Second up in my new series of interviews with some of the UK’s biggest bloggers is Jo Middleton. There is no doubt that Jo is a premier mum blogger consistently hitting the number one spot on the bloggers lists, plus winning many awards along the years. If you take a look at her blog, you will instantly know why. It’s funny, serious and above all Jo is easily one of the most engaging writers around today. Her style of writing is always a pleasure to read. There are not many days that go by that I don’t take a look at her blog.
I am very honoured and privileged that Jo agreed to be interviewed on my blog. So a massive thanks to Jo for taking part. I hope you all enjoy her answers to my questions as much as I did.
Jo Middleton is the writer of the hugely popular parenting lifestyle blog, Slummy Single Mummy. Slummy Single Mummy began life way back in 2009, when Jo’s daughters were just 7 and 14, and she has grown a huge and loyal fan base over the years as well as picking up several awards, including Vuelio’s Best UK Parenting Blog and Best Overall UK Blog award in 2015. Jo writes about everything from her unsuccessful dating stories to her attempts at homemade Jaffa cakes.
1. When and why did you start blogging?
I started writing Slummy Single Mummy in 2009. Back then there were no way near as many ‘mummy blogs’ on the circuit and so it was quite a bit easier to make a name for yourself. God knows what I’d do if I was starting from scratch now. I actually started it as a marketing tool for myself – I’d just given up a full time job to work freelance as a journalist and I wanted somewhere to showcase my writing, what with having no actual journalistic experience or qualifications…
2. Has any previous training or education (before blogging) helped you when it comes to blogging?
Nope – I did a degree in economics and have a background in finance and fundraising mainly. I’ve learnt everything as I go along, which just goes to show that anyone can do it!
3. Do you take much notice of your blogging statistics? (page views, unique monthly users, charts etc)
I wish I could say ‘I never look, the numbers mean nothing to me’, but that would be a lie. I don’t think it’s a vanity thing though – I wouldn’t be taking my blog seriously if I didn’t look at the numbers, it would be like running a shop and never looking at your sales figures. The brands I work with need to know too that they are getting value for money in working with me too, so I need to be able to provide them with relevant stats and information.
4. When you get approached by a brand who want to work with you, how do you decide if its right for you and your readers?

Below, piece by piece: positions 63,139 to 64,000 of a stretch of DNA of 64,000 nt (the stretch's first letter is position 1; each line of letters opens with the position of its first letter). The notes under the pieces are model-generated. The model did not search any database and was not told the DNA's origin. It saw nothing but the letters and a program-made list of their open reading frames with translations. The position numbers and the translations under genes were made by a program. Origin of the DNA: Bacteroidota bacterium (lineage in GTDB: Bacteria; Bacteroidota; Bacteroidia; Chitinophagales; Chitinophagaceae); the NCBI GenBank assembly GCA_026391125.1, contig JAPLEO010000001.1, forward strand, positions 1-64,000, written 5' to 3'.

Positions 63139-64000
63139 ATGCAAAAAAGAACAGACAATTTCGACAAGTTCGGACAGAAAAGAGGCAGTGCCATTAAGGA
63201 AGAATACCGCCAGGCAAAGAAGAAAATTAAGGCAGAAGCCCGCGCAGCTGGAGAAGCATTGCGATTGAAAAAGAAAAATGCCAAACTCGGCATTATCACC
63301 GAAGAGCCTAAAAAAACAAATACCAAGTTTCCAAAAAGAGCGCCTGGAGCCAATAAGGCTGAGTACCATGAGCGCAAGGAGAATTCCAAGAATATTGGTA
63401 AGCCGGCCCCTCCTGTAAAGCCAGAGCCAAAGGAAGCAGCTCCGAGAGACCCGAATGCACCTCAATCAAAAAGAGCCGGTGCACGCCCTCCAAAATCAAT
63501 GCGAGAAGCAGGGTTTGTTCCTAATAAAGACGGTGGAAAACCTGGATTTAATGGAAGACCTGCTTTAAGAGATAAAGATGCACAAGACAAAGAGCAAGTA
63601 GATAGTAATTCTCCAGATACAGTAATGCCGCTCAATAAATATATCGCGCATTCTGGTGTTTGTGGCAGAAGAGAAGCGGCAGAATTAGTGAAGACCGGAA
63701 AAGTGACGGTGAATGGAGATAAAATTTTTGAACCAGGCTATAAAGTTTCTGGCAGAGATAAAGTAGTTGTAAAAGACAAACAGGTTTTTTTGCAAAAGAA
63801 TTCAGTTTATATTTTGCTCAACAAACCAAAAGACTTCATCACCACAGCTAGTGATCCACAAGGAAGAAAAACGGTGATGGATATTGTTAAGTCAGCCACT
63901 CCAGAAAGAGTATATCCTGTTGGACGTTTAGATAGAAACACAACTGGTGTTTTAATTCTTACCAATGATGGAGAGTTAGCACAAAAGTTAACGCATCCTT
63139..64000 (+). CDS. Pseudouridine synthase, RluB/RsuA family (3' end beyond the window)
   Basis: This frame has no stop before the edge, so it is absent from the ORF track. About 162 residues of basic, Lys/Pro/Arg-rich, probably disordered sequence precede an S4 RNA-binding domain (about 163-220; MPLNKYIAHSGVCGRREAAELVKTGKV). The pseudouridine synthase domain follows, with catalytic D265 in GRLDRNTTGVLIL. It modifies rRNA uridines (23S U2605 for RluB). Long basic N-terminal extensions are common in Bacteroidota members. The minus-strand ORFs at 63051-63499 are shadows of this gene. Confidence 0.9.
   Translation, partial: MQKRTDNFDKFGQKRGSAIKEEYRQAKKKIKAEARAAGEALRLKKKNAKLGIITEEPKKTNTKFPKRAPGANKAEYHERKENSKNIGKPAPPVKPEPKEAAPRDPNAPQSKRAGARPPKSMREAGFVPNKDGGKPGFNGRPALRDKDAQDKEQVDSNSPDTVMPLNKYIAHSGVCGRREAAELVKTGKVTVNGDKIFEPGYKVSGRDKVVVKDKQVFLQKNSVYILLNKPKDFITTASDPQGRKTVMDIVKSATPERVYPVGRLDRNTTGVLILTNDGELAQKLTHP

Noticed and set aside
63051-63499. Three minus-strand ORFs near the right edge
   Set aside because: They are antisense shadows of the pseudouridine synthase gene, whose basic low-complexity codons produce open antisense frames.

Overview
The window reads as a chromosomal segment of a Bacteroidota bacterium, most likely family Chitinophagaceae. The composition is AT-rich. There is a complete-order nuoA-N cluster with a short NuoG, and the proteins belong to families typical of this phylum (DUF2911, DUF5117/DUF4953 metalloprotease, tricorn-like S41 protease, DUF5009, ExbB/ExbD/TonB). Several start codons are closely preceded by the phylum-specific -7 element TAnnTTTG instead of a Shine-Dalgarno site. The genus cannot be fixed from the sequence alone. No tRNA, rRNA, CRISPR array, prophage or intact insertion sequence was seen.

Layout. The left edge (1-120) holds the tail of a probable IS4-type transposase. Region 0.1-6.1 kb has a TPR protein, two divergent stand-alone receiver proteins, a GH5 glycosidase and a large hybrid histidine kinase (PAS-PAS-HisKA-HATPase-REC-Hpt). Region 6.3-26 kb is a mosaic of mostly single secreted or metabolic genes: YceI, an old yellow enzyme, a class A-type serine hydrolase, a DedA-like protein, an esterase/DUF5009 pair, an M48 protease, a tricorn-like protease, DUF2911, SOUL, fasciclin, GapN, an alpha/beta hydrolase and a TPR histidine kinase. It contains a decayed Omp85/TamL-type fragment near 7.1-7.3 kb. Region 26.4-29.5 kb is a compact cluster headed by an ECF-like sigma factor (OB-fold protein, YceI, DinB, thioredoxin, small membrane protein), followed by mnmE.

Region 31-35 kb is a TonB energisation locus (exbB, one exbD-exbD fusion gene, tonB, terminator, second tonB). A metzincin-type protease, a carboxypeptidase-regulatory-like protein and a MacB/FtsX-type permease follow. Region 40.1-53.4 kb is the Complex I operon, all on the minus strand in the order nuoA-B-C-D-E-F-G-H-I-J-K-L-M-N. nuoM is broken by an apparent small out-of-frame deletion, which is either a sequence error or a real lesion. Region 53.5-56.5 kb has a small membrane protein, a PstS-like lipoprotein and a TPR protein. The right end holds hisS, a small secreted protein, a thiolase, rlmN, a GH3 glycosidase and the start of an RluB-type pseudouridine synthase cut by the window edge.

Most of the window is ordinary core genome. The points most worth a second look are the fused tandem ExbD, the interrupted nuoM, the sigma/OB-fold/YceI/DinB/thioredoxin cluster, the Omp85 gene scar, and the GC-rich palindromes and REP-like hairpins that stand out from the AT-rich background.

I think most of the time it’s a pretty easy call to make if you just trust your gut. For example, if a fitness brand approaches me and wants me to trial a fitness programme then I know that’s not for me, but a gin cocktail making class? Sure. I think you just know if it’s a natural fit, and if you try to shoehorn in something that obviously doesn’t work then people will know and you’ll lose your authenticity.
5. What do you think are the key ingredients that make a successful top blog?
It’s going to sound really cheesy, but ‘write great content!’ Basically you can do as much marketing and pinning and tweeting as you like, but if ultimately you’re not writing something entertaining or useful then you’re just not going to stick. Listen to your readers and take notice of what type of content is most popular, always be honest and open, and don’t be afraid to blow your own trumpet too.
6. How do you balance your work/family life?
For me, being self-employed is all about work/life balance. I didn’t give up a full time job just to spend all my evenings and weekends working – what would be the point in that? I don’t use my phone a lot outside work hours, (except for Tinder swiping obviously…) and I make sure to have plenty of interests and friends outside of work. I also share an office with a few people, (non bloggers), so I have a different physical space to work in. That definitely helps to keep clear boundaries between work and home.
7. Many bloggers won’t talk about or use photos of their children on their blog. What are your feelings when it comes to talking about your children on your blog?
I totally accept that it’s a worry for some people, but I’ve never seen a problem with it. I let them out in public without bags over their heads or anything – it doesn’t feel any different to me. Plus they are old enough that they put pictures of THEMSELVES online now. Of course now that they are older I can’t get away with just posting anything I like – Belle, my 15 year old, has to approve anything I use and will normally demand some kind of fee if it’s as part of a piece of work I’m getting paid for!